#7 Allan, May 7, 2008
    Last edited by a moderator: May 7, 2008
  8. nunatak

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    edited out, didn't add anything
     
    #8 nunatak, May 7, 2008
    Last edited by a moderator: May 7, 2008
  9. Pastor_Bob

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    Baptism is far more than this. Baptism is a picture of the death, burial, and resurrection of Jesus Christ. It is an identification with Him. It is much like my wedding ring. You can tell that I am married when you look at my left hand. I am wearing a wedding band. I am not ashamed in the least for others to know that I have a wife. I am proud of the fact that she is my wife (for 25 years now). However, if I do not have my wedding band on, I am still married, you just can't tell because I have not chosen to identify myself with my wife.

    Baptism is the same. When you are publicly, scripturally baptized, you are identifying with the Lord Jesus Christ. You are stating publicly that you are not ashamed to be identified as a Christian. If you choose not to be baptized, you're still saved, you just chose not to identify with Christ.
     
  10. Allan

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    Good point. :thumbs:

    I usually put that into the same catagory when I exaplain it, thank you for bringing it out specifically.
     
  11. Allan

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    Well stated.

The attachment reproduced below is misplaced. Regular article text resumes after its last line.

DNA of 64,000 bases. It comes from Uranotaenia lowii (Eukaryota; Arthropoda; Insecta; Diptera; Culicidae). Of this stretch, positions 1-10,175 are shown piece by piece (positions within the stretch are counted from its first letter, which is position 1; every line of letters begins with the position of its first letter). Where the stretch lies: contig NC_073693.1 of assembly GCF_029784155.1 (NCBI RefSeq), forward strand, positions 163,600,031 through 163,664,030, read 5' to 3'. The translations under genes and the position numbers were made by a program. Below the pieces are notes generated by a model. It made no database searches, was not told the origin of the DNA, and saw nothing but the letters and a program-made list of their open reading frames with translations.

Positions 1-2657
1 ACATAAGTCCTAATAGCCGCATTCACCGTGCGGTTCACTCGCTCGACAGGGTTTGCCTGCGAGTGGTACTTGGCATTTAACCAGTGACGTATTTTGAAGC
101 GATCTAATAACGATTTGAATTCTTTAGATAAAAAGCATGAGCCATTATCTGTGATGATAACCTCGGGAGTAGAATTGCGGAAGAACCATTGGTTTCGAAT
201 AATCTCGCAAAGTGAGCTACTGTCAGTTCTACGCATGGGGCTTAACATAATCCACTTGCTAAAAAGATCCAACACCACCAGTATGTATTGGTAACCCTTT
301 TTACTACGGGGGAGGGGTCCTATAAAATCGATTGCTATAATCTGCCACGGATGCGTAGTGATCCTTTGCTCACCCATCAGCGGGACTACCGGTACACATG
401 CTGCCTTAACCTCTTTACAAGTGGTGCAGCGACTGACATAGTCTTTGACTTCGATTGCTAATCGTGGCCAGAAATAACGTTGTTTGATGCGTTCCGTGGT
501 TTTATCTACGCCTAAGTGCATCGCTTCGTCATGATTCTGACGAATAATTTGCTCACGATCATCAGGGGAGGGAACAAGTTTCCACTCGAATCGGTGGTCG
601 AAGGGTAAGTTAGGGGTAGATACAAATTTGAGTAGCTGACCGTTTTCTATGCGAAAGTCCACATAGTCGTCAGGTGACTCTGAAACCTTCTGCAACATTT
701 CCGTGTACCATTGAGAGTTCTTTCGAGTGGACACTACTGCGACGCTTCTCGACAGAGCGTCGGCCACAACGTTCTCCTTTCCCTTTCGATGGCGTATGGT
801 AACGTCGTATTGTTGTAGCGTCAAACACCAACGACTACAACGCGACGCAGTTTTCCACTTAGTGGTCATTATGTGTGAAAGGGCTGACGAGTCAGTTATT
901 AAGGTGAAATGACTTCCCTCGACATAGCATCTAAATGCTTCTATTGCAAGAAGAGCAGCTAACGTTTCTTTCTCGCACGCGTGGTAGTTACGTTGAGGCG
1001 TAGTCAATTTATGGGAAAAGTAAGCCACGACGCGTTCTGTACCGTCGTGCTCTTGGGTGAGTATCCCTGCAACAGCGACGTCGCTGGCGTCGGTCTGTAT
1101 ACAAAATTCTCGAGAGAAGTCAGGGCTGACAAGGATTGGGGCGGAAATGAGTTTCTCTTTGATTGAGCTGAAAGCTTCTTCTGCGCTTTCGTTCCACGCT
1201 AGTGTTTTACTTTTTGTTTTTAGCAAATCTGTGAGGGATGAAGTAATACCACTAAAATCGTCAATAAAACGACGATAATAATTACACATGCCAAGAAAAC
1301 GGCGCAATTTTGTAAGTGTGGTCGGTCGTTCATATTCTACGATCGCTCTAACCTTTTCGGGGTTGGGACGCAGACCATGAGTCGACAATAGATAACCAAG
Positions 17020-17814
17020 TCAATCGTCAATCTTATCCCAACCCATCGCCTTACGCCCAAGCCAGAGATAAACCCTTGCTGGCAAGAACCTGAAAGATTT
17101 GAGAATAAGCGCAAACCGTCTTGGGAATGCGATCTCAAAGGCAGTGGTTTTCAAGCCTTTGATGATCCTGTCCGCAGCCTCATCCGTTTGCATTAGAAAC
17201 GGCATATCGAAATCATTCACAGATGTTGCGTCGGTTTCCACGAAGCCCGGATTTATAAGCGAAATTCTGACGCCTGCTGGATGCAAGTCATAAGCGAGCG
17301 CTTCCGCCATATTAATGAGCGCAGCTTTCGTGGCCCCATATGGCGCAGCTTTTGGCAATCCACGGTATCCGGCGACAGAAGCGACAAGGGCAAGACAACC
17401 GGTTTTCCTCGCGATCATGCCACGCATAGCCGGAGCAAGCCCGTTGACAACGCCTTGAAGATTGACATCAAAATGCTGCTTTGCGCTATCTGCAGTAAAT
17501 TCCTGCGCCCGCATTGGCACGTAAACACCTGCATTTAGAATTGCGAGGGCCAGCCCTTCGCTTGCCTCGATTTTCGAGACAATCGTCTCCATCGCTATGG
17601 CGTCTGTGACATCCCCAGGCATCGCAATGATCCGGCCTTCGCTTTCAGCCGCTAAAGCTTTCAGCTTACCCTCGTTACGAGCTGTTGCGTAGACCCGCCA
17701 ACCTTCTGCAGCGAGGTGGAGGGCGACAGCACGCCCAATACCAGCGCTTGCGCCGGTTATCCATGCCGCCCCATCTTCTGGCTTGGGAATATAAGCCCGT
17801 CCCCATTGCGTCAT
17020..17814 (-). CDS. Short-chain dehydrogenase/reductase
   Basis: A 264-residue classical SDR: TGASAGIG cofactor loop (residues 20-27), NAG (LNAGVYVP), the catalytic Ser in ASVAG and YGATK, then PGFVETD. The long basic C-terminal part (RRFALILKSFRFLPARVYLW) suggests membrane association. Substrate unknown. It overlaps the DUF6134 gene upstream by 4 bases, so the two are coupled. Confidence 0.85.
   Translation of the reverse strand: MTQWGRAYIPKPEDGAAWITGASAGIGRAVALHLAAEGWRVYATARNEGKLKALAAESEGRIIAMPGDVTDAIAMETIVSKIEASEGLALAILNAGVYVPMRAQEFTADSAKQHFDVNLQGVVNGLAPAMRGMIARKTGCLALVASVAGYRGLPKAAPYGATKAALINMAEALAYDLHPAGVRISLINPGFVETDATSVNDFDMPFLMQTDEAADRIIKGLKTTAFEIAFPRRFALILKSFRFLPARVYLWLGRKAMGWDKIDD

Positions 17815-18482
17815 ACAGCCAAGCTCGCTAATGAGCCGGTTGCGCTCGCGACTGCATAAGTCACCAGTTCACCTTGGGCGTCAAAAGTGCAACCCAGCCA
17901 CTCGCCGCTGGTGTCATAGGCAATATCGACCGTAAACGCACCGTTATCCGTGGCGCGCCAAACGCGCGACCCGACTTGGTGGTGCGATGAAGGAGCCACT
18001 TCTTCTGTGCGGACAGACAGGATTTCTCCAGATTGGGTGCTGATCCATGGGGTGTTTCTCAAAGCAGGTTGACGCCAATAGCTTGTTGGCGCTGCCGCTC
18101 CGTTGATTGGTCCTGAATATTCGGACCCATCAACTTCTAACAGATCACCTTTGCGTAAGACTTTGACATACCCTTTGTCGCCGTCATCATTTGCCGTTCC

12. nunatak

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    Thank you for all the responses. I have a lot to learn about the doctrine of believer's baptism.
     
  13. Amy.G

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    What denomination did you leave because of heresy? (If you don't mind telling us :))
     
  14. Zenas

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    My friend was baptized in the Methodist church. He attends the Baptist church with his wife, is very active and to the best of my knowledge contributes financially in a very generous way. He is not ashamed to be identified as a Christian, but will not admit to the invalidity of his baptism. His position is that consenting to be rebaptized is somehow acknowledging the insufficiency of his Methodist baptism. This he will not agree to and I believe he has a good point. Are we Baptists so smug as to really deny the validity of the baptism of all Methodists? I certainly hope not.
     
  15. Allan